Did Constantine corrupt the church?

Is there evidence that this was actively encouraged by the church?

In 440 Leo I became the patriarch of Rome. He discouraged his congregation from mixing Christianity with sun worship and rebuked those who paid reverence to the sun god on the steps of St. Peter’s before entering the basilica.

How did the pagan influence enter the Church?

It’s possible that the pressure on pagans to forcefully convert caused false conversions and many of these people held on to pagan symbolism which they simply Christianized.1

Look at this example where Anatolios tried to conceal his paganism by ‘Christianising’ it. He, however, was condemned to death for this.

In 579 a revolt by the city of Baalbek was suppressed. Some who were tortured revealed that several high-ranking officials were involved in pagan cults. The governor of Edessa, Anatolios, was implicated. He was accused of having commissioned a portrait ostensibly of Christ, but actually of Apollo, so that he could surreptitiously worship the pagan god.

1 This is similar to the issue that the Jews had with the Samaritans.

Was the church ‘soft’ on paganism?

Does the following sound like a church that was initially “soft” on paganism?

In 391 Theophilus, bishop of Alexandria, had the temple of Serapis dismantled. In doing so, he was enforcing recent imperial legislation suppressing pagan temples. Called the Serapeum, it was the world’s largest temple to Serapis, a god of the sun, healing and fertility.

Having obtained the emperor Theodosius’ approval, Theophilus confiscated the Temple of Dionysius and started to convert it into a church. The statues were removed and the innermost shrines were opened. Then, to cast shame on the pagan mysteries, he ordered his followers to carry sacred objects out of the temple in a public procession. Thus he made a spectacle of the phalli (large models of male sex organs) and other ridiculous objects.1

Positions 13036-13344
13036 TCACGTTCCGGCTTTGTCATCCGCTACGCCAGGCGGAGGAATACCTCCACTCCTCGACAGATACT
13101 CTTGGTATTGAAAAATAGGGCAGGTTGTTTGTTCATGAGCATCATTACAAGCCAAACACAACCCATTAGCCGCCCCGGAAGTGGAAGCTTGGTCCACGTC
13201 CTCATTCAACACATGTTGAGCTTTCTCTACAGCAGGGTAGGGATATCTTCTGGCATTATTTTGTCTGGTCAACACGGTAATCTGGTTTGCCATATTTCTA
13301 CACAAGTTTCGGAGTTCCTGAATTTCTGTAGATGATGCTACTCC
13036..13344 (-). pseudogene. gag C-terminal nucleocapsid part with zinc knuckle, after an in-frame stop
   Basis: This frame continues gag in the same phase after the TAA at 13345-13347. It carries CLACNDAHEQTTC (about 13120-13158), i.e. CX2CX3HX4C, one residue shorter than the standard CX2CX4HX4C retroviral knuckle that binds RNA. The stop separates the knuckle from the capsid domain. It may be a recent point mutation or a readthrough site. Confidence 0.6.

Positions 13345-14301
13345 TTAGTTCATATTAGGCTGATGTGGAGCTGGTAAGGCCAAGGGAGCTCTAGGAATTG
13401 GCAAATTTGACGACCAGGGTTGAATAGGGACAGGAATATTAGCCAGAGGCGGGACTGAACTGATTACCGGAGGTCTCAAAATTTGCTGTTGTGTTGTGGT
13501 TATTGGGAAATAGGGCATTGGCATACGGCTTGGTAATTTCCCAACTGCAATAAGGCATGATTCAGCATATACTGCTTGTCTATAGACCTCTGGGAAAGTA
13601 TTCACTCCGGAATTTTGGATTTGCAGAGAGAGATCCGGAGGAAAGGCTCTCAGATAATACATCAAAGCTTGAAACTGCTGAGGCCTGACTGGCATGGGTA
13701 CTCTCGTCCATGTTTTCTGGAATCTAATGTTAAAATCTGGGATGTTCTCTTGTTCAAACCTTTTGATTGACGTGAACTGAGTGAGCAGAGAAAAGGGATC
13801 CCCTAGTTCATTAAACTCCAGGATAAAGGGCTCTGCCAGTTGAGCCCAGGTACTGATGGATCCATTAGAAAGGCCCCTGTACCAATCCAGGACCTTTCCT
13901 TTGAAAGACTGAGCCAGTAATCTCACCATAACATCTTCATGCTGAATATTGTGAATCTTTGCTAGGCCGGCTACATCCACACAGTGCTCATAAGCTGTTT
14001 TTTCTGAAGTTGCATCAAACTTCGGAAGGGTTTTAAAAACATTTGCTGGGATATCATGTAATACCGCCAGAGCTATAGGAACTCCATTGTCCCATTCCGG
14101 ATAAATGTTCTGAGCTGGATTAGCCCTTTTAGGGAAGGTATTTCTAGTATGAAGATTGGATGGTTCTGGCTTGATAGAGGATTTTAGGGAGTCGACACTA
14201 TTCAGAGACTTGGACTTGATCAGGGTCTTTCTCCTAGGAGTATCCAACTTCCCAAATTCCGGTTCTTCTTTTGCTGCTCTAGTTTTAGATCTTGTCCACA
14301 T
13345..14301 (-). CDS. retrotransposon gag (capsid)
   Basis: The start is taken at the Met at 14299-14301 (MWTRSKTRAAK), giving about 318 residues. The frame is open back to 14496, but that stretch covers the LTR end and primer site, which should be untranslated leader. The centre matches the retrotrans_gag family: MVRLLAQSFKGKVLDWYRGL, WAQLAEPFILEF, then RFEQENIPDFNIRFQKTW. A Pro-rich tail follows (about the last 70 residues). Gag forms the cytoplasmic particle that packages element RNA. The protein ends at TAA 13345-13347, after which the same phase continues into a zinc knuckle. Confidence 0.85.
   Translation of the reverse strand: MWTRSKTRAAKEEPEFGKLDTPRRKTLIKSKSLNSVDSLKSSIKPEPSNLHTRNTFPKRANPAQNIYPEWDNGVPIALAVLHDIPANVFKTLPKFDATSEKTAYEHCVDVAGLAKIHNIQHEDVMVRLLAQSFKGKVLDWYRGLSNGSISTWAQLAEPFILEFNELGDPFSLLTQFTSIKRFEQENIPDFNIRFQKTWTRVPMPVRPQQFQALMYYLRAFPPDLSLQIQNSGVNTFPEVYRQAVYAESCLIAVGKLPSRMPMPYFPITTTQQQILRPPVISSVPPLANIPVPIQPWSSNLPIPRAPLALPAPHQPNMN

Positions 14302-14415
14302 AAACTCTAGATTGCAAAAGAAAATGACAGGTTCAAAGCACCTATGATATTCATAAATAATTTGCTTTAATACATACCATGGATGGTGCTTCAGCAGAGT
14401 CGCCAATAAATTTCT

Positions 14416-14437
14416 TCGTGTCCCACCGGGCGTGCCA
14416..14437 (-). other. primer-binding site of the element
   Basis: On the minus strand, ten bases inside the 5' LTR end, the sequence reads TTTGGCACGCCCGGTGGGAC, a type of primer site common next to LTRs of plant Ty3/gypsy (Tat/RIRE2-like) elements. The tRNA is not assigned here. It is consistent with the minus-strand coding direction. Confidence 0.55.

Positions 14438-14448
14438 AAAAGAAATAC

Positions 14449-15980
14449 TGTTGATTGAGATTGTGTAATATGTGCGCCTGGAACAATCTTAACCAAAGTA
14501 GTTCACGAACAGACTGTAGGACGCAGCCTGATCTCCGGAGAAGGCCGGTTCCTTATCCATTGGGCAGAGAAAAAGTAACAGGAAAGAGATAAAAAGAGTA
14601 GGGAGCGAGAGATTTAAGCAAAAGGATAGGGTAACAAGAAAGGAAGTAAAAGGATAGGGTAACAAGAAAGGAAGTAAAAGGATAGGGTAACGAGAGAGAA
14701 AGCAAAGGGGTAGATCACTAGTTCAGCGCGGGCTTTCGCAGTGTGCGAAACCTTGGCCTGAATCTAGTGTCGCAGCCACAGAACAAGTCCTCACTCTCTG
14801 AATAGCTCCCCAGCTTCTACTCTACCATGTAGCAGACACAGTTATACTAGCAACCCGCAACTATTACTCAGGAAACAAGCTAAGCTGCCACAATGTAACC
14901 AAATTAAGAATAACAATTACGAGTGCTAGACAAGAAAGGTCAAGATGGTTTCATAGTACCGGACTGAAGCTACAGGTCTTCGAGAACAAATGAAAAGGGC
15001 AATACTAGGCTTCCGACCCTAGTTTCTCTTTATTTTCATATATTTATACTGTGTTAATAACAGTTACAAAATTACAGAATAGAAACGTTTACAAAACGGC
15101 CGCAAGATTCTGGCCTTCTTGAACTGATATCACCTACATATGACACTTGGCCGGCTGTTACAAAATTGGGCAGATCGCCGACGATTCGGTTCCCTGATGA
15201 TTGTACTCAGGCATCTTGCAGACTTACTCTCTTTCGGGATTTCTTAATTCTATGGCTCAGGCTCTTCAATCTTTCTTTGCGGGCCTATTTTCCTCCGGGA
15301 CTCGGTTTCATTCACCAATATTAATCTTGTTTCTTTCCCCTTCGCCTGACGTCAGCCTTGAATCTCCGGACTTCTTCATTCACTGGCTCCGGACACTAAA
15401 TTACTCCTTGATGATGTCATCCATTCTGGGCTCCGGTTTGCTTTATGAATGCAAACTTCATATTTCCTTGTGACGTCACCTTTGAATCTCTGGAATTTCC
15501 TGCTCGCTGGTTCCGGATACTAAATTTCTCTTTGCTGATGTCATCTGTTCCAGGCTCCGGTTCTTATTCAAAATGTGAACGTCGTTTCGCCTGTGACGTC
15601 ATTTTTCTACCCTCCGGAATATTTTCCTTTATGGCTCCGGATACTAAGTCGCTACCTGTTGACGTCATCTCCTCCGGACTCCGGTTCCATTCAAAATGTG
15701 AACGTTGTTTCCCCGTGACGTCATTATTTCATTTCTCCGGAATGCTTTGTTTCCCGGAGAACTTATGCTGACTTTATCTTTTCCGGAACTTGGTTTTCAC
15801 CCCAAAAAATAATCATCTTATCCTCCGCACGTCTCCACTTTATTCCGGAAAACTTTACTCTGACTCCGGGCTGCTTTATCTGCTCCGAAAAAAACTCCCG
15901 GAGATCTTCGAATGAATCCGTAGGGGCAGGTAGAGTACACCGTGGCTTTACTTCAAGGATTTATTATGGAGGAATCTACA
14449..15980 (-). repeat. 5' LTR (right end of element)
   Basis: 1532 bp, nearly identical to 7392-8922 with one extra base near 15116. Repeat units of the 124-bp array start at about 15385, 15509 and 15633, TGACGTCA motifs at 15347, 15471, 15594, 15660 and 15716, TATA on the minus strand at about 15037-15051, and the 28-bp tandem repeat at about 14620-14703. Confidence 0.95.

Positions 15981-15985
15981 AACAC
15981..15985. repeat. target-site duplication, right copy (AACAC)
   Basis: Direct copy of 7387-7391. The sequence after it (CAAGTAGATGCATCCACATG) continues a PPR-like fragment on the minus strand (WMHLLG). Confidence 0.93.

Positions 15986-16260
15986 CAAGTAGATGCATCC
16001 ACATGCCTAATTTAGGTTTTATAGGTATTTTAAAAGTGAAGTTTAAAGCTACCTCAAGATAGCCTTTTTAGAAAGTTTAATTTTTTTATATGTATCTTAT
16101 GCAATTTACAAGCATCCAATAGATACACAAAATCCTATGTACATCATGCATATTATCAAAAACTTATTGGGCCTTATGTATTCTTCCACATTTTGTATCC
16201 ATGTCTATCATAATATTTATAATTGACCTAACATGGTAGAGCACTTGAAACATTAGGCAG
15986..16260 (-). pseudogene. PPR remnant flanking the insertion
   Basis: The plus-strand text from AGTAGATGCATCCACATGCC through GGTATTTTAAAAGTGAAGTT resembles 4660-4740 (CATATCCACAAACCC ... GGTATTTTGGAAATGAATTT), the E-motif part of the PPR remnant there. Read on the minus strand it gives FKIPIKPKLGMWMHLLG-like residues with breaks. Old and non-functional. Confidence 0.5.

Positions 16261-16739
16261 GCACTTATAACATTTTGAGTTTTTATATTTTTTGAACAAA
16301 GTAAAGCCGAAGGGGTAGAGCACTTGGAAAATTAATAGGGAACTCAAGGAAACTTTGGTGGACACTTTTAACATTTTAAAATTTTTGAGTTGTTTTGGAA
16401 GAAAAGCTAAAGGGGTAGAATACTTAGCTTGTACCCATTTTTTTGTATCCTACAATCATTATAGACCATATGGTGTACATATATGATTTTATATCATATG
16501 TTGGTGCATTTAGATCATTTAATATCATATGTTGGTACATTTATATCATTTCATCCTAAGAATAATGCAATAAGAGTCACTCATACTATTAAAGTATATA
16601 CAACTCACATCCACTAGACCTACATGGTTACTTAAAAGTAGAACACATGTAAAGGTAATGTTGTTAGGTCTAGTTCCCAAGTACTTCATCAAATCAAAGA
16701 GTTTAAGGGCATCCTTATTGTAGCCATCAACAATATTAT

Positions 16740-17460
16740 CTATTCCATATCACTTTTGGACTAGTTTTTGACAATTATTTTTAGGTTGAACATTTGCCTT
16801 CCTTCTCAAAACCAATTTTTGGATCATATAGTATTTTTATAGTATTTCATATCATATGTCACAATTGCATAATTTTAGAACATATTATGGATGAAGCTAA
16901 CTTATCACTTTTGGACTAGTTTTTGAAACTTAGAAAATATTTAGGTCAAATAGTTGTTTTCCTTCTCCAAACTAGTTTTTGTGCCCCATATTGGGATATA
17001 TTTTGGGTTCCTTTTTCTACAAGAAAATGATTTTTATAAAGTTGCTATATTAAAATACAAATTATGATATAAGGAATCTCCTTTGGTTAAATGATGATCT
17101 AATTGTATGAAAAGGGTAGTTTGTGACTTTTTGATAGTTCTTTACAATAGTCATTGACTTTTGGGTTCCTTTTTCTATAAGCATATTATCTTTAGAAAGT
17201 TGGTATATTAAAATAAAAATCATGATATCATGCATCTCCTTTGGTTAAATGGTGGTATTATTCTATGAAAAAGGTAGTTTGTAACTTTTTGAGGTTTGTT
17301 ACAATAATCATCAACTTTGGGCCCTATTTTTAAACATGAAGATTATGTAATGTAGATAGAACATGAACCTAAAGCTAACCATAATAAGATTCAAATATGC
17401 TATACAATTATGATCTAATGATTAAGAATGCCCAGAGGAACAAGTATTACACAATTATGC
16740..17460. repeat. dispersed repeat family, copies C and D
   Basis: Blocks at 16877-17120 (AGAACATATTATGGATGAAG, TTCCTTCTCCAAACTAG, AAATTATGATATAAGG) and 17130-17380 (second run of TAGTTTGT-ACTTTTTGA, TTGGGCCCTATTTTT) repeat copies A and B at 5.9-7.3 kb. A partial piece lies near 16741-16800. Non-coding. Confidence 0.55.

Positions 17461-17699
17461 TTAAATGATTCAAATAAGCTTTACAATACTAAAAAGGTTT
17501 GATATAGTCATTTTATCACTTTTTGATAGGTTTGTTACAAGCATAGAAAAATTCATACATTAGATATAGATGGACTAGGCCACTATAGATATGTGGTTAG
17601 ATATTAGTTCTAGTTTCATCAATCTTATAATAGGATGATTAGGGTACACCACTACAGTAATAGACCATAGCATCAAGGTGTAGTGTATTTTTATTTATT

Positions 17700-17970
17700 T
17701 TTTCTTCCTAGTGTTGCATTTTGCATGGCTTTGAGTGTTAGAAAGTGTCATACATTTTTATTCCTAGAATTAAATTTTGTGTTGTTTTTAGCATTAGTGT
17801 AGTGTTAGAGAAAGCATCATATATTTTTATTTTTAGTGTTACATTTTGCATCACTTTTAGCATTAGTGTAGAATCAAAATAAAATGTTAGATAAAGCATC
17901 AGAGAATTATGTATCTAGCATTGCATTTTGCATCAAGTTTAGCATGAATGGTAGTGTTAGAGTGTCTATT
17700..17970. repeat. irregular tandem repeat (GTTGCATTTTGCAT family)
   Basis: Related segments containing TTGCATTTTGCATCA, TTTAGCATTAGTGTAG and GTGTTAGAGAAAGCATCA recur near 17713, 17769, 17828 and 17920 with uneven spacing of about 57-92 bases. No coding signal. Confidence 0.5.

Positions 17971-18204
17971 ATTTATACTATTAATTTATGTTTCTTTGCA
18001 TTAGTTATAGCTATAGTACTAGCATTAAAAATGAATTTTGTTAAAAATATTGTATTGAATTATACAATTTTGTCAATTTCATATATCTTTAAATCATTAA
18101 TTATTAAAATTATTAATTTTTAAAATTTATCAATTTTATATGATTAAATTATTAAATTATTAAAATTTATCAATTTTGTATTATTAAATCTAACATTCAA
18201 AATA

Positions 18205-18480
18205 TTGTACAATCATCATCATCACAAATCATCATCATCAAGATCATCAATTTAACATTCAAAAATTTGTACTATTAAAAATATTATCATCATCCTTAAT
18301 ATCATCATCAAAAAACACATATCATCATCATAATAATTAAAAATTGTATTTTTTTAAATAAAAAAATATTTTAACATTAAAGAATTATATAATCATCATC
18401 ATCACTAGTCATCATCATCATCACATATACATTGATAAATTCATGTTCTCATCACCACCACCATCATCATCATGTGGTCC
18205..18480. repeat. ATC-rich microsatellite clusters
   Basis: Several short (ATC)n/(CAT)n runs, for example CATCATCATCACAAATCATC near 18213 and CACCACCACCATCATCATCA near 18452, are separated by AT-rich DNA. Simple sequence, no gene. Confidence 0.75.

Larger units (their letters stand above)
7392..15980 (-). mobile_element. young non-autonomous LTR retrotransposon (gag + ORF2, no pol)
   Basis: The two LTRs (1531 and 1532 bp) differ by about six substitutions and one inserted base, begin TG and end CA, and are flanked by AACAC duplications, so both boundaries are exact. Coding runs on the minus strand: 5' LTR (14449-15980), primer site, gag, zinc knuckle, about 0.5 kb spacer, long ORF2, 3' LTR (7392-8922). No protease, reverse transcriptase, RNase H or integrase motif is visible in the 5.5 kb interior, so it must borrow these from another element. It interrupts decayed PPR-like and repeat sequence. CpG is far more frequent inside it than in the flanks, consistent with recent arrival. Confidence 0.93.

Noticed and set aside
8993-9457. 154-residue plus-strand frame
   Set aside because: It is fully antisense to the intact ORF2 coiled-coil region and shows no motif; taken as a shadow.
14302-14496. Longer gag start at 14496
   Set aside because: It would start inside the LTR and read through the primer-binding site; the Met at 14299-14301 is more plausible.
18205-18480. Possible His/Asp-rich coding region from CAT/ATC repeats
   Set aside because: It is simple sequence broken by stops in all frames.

The enraged pagans attacked the Christians, killed many and wounded others, and then seized the Serapeum using it as a fortress. They continued to drag Christians into the Serapeum, torture them, and compel them to sacrifice to the pagan gods. Those who refused had both legs broken. If they still refused they were crucified or killed in some other manner.1

1 Sozomen VII, xv

Was the church ‘soft’ on paganism?

When the local officials found they were unable to suppress this rebellion, they appealed to the emperor Theodosius. The pagans sustained the rebellion until the arrival of an edict ordering the destruction of all the temples. The emperor declared that the Christians who had been killed were blessed, because they were martyrs who suffered for the faith. He offered free pardon to those who had killed them, hoping by this act of clemency to induce pagans to convert to Christianity. The pagans then abandoned the Serapeum.

Was the church ‘soft’ on paganism?

The Christians then entered the Serapeum. Theophilus gazed on the statue of the god Serapis, no doubt the symbol to many Alexandrians of the principle of life and of the powers that ruled the underworld. Mutterings of superstitious fear were heard; to draw near the image was to cause an earthquake. The archbishop turned to a soldier who held an axe, and told him to “strike hard”. The man obeyed. A shriek of terror burst from many; another and another blow followed, the head was lopped off, and there ran out a troop of mice, which had “dwelt within the god of the Egyptians”. Misgiving and alarm gave way to noisy triumph; the body of Serapis was broken up and burned; the head was made a public show. At Canopus, 14 miles from Alexandria, temples were immediately laid low. The images were melted down into cauldrons and other vessels required in the Alexandrian church.